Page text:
My Childhood with Bipolar Disorder

By: Natalia Beiser

My mother knew at an early age that I suffered from depression. What she did not know was what to do about it. My remembrance of the 1970’s is that no one discussed mental health unless an acquaintance went to the state hospital. Then it was discussed in very dark, quiet hushes. There was a world of difference in the stigma regarding mental health than there is even now.

My mother mentioned observing me at approximately two years of age sitting on the kitchen floor of our humble trailer in a corner, contemplatively eating raisins from a snack sized box. She could see the despondence in my face.  Even if she would have sought help for my depression, where would she have gone in 1973?

I knew early on that food sustained me in more ways than just nutrition. Food helped me to feel better emotionally. Food perked up my mood and helped me not to feel. This relationship with food has been a battle, and I attribute many of my issues with food to coexist due to bipolar disorder. My weight was a constant battle at home and in the office of pediatricians. I wish that they would have had the knowledge to investigate as to why I “needed” to eat.

I did not want to ride my bike in the neighborhood like other children and would not seek out new friends. It was too much effort. My mother often urged me to get out. One time I refused to leave and she said that if I was going to stay around the house that I was going to have to do a variety of undesirable chores; I chose the chores. Even to this day, I believe that having bipolar disorder is an occupation in itself. It is hard work.

My early years of school were satisfactory. I was social enough and was the teacher’s pet on several occasions. I always received a bad grade on my report card for “self control.” Self control – that whole term infuriated me because that was the only place where I received a bad grade. My mom said that it was because I didn’t stop myself from crying when I felt emotions. I cried often; it was considered a character flaw. To this day, I cannot stop myself from crying if tears begin to emerge.

I specifically remember when I lost the ability to concentrate. I was in fifth grade and I could no longer pay attention the movies being shown in class.  This is around the same time that my scores on standardized tests started to drop. My ability to do well in school changed regularly. It was hinted at me by some teachers that I did not try hard enough while others hinted that I was lazy. However, no one ever investigated the antecedent as to why my educational history changed at that time.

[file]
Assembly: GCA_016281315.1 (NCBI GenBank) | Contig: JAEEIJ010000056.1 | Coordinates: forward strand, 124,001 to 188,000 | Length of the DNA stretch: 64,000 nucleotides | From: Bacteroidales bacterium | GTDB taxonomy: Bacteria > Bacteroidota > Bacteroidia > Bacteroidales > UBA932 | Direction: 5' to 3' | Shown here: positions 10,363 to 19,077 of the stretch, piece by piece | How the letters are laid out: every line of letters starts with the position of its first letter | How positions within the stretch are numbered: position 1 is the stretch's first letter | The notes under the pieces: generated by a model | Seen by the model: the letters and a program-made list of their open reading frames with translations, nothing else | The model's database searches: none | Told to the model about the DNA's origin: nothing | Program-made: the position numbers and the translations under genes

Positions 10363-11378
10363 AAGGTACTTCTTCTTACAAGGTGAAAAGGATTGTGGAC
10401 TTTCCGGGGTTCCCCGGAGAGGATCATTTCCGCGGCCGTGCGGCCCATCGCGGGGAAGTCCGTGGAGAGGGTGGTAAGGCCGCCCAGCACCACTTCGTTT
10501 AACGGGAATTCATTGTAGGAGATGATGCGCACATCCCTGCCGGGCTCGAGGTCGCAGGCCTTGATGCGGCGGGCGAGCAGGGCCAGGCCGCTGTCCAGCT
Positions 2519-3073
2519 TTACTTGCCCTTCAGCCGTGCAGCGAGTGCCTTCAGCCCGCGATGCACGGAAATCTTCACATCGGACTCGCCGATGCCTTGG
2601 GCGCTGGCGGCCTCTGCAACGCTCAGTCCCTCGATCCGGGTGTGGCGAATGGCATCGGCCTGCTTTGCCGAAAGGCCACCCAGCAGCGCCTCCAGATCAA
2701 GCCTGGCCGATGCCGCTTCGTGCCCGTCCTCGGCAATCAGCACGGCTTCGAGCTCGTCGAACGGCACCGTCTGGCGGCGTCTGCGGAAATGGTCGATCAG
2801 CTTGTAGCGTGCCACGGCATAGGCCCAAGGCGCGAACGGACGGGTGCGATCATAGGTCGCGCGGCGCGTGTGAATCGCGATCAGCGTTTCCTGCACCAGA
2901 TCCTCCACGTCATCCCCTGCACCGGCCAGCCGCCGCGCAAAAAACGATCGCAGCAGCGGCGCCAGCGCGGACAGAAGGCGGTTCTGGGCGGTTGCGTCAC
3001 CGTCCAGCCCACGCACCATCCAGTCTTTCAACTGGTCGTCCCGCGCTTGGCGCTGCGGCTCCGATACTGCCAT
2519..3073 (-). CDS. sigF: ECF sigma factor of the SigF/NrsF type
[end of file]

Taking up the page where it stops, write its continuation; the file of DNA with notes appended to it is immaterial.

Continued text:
At the end of fifth grade, my grade school permanently closed and I thought that my world was going to explode. Literally all of my friends were going to another school and I was going to a more affluent grade school in the same district. I became actively depressed and subsequently suicidal. The coursework at my new school was more difficult, and being brought into new surroundings for a kid that did not adjust to change that cried easily did not go well. I was scared to go to recess, because I did not have the energy to go outside and mingle. So I learned that I could sit in my classroom alone and no one would notice. And this became my sanctuary.

My stepfather always preached that you were never to talk to anyone about your feelings outside of your family. Anything that needed to be said could be discussed at dinner. It was a desperate time, because I knew that it was a dire sin to commit suicide but I wanted to die and I definitely could not talk about that at the dinner table. The suicidal feelings appeared long after childhood.

Finally junior high came around and I was euphoric. I was going to be able to go to school again with my friends from my former grade school. I still could not concentrate and was accused of cheating in seventh grade English class. The teacher implied that I was lazy, but I really could not concentrate enough to memorize what was needed to pass the test.

Every year around Halloween, I experienced hypomania. The first experience was in seventh grade, when I proudly “soaped” every business in my small hometown. Even now, if I am to sustain a mania, it will happen in the fall.

As a freshman in high school, I began marching band. Some people see the painting of van Gogh’s “Starry Night” and cannot imagine how he felt while painting that site. I understand the work so well, because the football field sky often resembled that painting. I was exhilaratingly high during that time, and each subsequent fall. The “buzz” that I had a pulse of its own.

Springs were tough, also. I became more grandiose by the minute during spring musicals. Not only was I convinced that I could conquer the stage, but one year I became obsessed with not eating at the same time. Voila! I lost thirty pounds really fast! I sustained my first full blown mania my last year of high school. I became angry and impulsive.  By this time, I was eighteen and was treated as an adult in the psychiatric ward, but on the inside, I was still that sixth grade girl that was scared to go outside for recess.

Fortunately, as I grew into an adult, it was easier for psychiatry to identify my symptoms. This generation is so blessed to have physicians spending more time and research into children’s mental health. Had I been born forty years later, I am confident that my symptoms would have been better managed and childhood would not have been such a dark place.

Translate »